The new picture book by Dan Richards and illustrated by Shanda McCloskey, Nubby, takes a new look at a familiar old chestnut or two. 

It is the story of a stuffy that is loved so much and so hard that their mere existence—and survival—is a wonder. The wear and tear he’s endured would be more than any ordinary stuffy could stand.

And peripherally, it is a story of a stuffy lost and recovered. 

But where Nubby breaks the mold on these familiar formats is in his intention and desire to move on from his current living situation. Because Nubby has been buried, dropped, torn, worn, chewed on, sat on, and used as a nose wipe. And Nubby, it seems, is done. It is time for him to venture out in the great wide world. Somewhere he would be appreciated.

Nubby, though a sentient being, is still a stuffy and is incapable of movement. So, his venture out into the great wide world is not really of his own volition. Even if he thinks he is in control. It is dependent on others to move him along. On the first leg of Nubby’s journey he is snagged by a dog after he is dropped by his person. The dog gets interested in something else and drops Nubby somewhere else. Fortunately, it is among some potential friends. He is picked up again and again and left in new places on his venture out into the great wide world by someone else. 

Nubby has some misconceptions about what it is he is looking for. Was it new, adoring friends? Was it becoming famous? Perhaps it was becoming rich—that would show people how amazing he was. 

None of these things are what Nubby really wants or needs he eventually realizes. In retrospect being torn and chewed on and even used as a nose wipe wasn’t all that bad when he realized what went along with those things.

McCloskey, working in pencil, watercolor, and digitally, gives Nubby’s character great expression. She brings out Nubby’s sweetness both in his frustration and his joy. And all the peripheral characters and Nubby’s world are sweetly rendered, too. Her illustrations also give us a peripheral story, not told in the text, that shows us the story of a sibling, both nemesis and hero, and the return of the homesick stuffy. The illustrations throughout the book are engaging and capture the feelings of every person or animal in the moment. The end pages are aerials of his neighborhood and of just where Nubby went on his adventure in the “great wide world.” And, of course, any book with a map….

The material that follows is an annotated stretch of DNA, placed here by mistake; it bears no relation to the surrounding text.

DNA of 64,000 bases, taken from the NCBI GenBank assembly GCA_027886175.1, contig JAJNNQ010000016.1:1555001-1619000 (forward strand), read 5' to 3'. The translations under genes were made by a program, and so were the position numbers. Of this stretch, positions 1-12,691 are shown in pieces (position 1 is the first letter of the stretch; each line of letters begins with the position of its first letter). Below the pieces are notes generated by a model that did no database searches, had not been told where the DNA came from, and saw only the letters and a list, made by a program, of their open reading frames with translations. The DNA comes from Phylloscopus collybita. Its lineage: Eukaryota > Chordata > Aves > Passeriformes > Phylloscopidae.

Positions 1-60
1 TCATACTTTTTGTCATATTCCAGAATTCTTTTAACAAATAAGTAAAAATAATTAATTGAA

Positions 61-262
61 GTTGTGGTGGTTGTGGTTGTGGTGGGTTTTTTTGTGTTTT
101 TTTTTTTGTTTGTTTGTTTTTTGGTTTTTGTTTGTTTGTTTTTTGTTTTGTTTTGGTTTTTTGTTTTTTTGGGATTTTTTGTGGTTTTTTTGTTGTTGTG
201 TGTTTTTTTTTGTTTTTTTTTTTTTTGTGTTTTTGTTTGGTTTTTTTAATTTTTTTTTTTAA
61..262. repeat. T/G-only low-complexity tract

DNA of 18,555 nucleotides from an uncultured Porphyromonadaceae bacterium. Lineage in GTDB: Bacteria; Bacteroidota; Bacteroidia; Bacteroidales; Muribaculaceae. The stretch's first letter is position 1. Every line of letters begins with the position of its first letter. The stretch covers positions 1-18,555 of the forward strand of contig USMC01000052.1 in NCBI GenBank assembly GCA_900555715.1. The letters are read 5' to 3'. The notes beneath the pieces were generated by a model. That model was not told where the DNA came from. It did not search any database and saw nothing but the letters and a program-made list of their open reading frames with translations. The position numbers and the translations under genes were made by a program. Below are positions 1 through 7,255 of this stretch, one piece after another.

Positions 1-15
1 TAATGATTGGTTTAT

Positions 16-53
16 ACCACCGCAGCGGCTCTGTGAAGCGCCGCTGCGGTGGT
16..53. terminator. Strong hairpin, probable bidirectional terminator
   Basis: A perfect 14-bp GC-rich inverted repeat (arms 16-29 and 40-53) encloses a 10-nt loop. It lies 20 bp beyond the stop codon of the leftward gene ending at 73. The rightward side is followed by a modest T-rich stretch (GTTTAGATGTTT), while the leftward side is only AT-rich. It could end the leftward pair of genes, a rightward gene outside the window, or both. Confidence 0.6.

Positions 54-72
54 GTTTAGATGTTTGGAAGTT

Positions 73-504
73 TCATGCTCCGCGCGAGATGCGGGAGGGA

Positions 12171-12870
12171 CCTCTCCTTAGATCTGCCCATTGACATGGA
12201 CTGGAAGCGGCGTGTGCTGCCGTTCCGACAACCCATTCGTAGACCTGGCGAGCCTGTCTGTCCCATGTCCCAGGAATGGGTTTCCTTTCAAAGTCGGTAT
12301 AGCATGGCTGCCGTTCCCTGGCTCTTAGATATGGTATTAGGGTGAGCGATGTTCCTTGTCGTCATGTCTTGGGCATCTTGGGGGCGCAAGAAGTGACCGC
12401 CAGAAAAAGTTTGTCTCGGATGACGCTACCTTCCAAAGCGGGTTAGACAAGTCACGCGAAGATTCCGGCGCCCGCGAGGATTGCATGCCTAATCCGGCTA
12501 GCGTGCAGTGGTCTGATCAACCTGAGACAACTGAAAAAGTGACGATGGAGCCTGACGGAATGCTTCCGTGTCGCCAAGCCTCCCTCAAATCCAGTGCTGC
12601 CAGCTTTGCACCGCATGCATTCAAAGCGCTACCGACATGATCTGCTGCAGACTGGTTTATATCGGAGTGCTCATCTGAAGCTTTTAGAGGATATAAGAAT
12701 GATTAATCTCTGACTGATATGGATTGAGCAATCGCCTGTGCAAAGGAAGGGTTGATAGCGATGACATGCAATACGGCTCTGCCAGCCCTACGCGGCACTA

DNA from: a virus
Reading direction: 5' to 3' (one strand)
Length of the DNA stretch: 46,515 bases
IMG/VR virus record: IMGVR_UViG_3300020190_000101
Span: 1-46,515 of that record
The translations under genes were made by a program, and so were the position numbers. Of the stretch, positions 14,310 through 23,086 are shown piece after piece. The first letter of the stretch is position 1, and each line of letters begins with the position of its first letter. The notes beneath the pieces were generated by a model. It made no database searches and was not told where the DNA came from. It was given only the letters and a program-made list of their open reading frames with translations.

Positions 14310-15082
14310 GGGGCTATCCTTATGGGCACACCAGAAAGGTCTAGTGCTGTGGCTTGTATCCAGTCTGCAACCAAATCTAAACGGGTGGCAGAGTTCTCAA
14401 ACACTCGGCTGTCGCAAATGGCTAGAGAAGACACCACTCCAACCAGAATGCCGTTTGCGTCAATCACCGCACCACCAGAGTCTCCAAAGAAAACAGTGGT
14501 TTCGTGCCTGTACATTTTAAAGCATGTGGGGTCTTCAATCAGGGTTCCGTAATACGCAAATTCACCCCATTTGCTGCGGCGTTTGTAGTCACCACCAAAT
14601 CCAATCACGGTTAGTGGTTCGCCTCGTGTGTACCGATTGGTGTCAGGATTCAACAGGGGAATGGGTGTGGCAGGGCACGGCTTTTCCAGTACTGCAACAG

This is a sweet, funny story of discontent and full contentment. An exploration of what you think you want and what you truly want. Worthy of multiple reads and discoveries.

~kevan atteberry


  1. The twists and turns in Nubby’s life lend for many conversations with young readers. Engaging illustrations draw the reader into the story. Thanks for sharing!

  2. This book sounds like one I’d enjoy. I love how you highlighted the story also being told through the illustrations.

  3. This looks like a lovely story. Thanks for sharing.

  4. Wow! This looks like an incredible story, and I look forward to seeing it soon. Thank you so much for sharing your thoughts on this gem of a book.

  5. In proper picture book form, it is a blending of illustration and text to make a beautiful story come to life.

  6. Debra Kempf Shumaker

    This looks amazing!

  7. I was lucky enough to get to read this already. Delightful.

  8. Velveteen Rabbit with an attitude! How funny. I love Shanda’s art!

  9. I was thinking of the Velveteen Rabbit too, esp. since there was a wonderful article about it for its 100th anniversary:
    Thanks for highlighting Nubby. It looks adorable.

  10. This seems like such a delightful book! Illustrations are lovely!

  11. Looks like a winner! Who wouldn’t adore that stuffy?

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